The world is going through one of the worst crises ever, however, the deep perturbations and uncertainties caused by the pandemic may become an opportunity to rethink the future of energy, but it is necessary to plan strategies and precise policies to develop a resilient energy system able to achieve climate goals. Published by IEA the World Energy Outlook 2020.
The Covid-19 has caused more unrest than any other event in recent history, even in the global energy system, leaving scars that will last in the coming years. Depending on how governments respond to today’s challenges, this emergency may help or hinder efforts to accelerate the transition to clean energy and meet international energy and climate targets.
The IEA – International Energy Agency – has published the World Energy Outlook 2020 which, starting from the pandemic, analyses what could happen in the energy system in the next 10 years, foreseeing 4 different scenarios.
The first estimates tell us that due to the Coronavirus global energy demand is expected to decrease by 5% in 2020, energy-related CO2 emissions by 7% and energy investments by 18%.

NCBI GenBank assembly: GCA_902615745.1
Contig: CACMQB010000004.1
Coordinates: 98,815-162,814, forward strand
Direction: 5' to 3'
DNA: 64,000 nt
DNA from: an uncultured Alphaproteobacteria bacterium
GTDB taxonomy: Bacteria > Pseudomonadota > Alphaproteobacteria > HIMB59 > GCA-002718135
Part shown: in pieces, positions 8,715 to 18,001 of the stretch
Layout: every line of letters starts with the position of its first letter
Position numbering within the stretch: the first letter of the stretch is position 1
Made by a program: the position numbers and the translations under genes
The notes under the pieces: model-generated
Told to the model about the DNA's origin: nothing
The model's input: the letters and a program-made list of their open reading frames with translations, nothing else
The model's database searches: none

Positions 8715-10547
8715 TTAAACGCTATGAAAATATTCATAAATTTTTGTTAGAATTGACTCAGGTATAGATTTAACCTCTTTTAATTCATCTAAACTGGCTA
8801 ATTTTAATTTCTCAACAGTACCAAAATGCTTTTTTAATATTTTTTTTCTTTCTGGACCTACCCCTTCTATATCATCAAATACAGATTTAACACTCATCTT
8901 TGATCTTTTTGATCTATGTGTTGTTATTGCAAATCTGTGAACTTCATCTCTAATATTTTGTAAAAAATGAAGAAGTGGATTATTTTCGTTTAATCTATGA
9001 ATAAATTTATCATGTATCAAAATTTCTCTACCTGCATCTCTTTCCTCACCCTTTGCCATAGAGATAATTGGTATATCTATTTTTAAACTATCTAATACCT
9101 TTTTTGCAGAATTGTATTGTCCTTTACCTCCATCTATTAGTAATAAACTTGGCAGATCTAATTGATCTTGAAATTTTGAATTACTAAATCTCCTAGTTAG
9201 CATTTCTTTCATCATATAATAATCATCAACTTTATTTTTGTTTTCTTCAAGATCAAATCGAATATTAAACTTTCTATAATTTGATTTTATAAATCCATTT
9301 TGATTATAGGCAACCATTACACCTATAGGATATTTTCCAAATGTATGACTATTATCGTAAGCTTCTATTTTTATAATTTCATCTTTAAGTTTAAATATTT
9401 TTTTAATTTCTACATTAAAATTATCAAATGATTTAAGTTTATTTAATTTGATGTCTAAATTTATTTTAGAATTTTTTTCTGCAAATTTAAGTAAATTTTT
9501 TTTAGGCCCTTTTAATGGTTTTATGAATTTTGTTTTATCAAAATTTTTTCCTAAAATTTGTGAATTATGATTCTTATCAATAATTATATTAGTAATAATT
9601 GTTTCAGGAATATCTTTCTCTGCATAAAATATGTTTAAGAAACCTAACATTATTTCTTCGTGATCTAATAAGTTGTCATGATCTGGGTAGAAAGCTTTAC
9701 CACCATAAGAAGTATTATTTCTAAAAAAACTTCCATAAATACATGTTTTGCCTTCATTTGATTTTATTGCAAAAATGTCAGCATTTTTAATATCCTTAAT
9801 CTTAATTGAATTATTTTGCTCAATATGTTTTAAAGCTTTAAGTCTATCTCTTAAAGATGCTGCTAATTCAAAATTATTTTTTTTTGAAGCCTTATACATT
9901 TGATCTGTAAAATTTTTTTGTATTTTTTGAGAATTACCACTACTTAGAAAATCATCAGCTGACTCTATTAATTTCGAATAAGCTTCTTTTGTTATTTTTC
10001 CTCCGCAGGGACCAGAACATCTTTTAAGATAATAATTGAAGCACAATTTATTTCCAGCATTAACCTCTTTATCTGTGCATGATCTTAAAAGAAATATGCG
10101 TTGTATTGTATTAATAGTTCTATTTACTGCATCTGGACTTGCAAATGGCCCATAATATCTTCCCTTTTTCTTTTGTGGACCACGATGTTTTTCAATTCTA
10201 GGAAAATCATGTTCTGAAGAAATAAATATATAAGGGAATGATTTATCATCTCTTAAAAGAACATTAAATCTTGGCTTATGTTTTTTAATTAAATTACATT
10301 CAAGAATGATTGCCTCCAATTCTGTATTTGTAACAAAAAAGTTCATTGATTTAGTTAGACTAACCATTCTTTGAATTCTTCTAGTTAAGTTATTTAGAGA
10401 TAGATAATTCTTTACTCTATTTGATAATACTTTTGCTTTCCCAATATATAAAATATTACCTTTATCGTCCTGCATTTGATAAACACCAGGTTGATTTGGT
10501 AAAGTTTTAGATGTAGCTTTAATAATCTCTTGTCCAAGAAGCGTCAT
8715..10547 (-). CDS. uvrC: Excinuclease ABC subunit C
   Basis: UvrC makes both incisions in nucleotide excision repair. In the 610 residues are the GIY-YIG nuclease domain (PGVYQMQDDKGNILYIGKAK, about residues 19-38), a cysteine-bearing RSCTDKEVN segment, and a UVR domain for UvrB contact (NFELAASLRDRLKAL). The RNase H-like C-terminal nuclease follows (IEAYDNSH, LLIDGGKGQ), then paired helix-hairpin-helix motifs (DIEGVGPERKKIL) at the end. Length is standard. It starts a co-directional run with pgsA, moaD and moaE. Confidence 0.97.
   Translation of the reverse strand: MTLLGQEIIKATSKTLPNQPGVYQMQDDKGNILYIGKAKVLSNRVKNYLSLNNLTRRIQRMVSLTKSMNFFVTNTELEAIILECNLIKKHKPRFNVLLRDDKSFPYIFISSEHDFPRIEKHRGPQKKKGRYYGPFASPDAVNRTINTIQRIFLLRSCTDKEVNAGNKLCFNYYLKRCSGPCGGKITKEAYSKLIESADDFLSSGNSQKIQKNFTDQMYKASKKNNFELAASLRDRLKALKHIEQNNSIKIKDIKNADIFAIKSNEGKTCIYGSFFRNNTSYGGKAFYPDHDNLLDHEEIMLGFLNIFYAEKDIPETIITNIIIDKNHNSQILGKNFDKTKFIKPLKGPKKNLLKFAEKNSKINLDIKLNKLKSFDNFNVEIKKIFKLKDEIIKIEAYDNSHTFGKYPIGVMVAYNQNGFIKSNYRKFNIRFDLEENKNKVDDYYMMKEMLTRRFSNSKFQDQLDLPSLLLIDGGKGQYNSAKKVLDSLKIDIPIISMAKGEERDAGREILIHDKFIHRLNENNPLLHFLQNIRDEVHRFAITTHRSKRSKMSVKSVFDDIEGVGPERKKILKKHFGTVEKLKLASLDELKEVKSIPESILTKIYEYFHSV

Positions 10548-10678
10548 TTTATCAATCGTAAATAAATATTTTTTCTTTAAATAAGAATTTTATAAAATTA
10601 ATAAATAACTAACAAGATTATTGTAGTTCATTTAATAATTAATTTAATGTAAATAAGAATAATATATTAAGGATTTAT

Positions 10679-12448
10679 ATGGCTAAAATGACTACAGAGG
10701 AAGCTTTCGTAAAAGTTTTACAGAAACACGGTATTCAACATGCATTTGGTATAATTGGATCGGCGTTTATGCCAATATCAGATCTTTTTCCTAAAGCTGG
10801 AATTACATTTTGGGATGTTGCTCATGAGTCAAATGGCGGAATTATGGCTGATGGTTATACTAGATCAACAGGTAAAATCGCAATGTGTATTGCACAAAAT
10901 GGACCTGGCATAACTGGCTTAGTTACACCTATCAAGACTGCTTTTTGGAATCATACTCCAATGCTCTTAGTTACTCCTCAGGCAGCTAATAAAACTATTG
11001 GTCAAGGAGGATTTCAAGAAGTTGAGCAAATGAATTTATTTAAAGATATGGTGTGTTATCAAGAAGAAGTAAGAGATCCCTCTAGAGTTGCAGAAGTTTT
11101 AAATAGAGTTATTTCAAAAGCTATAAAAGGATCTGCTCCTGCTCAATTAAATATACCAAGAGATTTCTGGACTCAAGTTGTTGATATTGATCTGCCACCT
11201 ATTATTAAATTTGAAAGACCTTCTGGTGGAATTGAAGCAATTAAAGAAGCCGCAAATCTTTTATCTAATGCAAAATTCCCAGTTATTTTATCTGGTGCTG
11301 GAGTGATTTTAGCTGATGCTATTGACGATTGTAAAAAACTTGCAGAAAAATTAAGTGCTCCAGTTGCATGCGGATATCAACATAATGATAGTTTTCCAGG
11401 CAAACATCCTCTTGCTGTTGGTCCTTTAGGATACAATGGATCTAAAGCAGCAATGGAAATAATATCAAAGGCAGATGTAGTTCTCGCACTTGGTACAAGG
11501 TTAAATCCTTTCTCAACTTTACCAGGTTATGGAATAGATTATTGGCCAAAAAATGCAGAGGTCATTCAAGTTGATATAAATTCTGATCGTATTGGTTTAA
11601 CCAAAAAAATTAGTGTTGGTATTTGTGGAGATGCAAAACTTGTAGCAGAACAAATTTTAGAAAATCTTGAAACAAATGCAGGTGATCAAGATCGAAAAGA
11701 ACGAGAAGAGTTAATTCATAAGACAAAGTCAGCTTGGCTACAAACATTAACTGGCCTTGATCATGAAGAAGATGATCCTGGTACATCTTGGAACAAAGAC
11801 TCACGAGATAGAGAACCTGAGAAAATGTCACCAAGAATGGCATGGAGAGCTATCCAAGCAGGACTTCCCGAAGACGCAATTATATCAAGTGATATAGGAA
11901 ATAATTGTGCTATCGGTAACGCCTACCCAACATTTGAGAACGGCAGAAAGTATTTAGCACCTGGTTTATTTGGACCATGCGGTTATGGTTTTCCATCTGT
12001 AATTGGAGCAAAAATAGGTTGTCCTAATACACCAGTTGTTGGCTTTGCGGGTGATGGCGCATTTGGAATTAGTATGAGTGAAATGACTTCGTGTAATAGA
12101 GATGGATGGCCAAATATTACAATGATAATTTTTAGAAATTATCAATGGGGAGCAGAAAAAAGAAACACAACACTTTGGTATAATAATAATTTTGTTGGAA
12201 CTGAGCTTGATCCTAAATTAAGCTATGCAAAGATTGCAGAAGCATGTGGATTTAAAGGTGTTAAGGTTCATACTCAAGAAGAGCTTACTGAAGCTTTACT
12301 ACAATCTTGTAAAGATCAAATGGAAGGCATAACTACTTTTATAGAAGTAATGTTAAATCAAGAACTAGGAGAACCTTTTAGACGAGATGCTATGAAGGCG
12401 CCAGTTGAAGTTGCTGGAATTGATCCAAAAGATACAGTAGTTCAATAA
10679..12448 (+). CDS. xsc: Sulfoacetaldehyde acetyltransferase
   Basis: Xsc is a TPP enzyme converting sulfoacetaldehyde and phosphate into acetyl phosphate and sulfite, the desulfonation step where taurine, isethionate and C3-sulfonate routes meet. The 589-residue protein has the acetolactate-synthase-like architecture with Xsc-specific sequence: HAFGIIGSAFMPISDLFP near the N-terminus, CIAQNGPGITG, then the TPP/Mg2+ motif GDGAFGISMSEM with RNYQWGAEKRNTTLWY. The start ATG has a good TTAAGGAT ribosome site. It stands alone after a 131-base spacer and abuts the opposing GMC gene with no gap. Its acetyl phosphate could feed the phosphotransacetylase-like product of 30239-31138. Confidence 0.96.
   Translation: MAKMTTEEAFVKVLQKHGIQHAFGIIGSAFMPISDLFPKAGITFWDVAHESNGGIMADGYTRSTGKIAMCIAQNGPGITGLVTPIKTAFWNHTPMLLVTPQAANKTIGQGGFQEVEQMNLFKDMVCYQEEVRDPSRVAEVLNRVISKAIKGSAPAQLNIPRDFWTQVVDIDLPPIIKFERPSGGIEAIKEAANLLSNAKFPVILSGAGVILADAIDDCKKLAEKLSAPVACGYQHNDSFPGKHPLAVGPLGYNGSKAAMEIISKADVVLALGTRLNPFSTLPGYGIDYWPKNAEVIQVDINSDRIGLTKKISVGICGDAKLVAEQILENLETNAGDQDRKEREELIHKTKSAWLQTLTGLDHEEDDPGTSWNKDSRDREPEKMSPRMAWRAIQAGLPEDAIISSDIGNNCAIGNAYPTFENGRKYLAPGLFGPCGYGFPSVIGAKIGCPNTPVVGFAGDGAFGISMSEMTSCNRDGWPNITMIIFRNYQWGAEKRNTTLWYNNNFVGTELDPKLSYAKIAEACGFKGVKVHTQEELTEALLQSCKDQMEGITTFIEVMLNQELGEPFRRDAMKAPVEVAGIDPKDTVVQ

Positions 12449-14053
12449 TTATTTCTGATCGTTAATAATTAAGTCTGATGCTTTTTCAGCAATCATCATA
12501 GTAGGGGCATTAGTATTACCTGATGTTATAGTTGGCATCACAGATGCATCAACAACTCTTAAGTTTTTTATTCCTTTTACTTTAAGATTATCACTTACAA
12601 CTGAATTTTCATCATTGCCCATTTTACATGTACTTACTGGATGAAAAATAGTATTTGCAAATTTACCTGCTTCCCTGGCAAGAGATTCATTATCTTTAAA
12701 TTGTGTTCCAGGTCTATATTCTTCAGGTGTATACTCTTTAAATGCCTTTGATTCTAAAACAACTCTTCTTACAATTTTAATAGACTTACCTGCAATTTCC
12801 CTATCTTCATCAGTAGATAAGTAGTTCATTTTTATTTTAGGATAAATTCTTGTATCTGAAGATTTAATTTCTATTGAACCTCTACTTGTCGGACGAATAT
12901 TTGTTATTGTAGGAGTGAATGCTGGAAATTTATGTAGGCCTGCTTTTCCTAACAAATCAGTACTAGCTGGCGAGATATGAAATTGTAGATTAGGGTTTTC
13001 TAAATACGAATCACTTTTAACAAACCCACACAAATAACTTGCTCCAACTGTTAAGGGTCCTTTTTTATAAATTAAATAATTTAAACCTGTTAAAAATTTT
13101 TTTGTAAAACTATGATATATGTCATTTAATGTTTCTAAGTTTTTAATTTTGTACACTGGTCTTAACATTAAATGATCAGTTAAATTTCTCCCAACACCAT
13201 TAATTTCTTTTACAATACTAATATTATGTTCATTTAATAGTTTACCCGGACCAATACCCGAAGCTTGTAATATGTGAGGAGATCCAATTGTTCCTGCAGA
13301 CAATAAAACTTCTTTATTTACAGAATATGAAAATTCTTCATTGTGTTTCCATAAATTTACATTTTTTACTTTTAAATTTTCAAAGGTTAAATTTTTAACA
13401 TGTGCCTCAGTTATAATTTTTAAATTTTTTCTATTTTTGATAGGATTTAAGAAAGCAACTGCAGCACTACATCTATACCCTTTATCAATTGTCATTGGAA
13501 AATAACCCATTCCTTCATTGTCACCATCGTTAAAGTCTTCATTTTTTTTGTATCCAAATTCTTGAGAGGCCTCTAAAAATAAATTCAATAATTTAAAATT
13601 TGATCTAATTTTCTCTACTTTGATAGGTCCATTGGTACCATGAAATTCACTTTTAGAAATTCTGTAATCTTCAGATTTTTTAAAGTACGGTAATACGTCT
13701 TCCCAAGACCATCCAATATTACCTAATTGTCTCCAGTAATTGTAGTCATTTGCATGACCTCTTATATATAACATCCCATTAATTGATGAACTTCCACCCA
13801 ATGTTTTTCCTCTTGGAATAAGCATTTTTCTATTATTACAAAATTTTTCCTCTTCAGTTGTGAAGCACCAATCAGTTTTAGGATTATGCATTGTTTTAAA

In the Stated Policies Scenario, which reflects the policy intentions and objectives announced to date, global energy demand will return to its pre-crisis level in early 2023. According to the Delayed Recovery Scenario, should the pandemic continue to create a major collapse, it will not return to “normal” until 2025, with a risk of increased market volatility.
Renewable energies are the protagonists in all scenarios, with solar playing a central role, thanks to incentives, technological innovations and lower costs. Photovoltaics is now cheaper than new coal- or gas-fired power plants in most countries, and solar projects offer electricity at a particularly low cost.
In the Stated Policies Scenario, renewables will meet 80% of global electricity demand growth over the next decade. Hydropower will remain the main green source, but photovoltaics, followed by onshore and offshore wind, will have the most significant growth. The Sustainable Development Scenario predicts even more significant and extremely encouraging growth in renewables to meet the global climate challenge.
The WEO-2020 shows that the growth of renewables must be accompanied by significant investment in electricity grids, otherwise there will be problems for the reliability and security of electricity supply.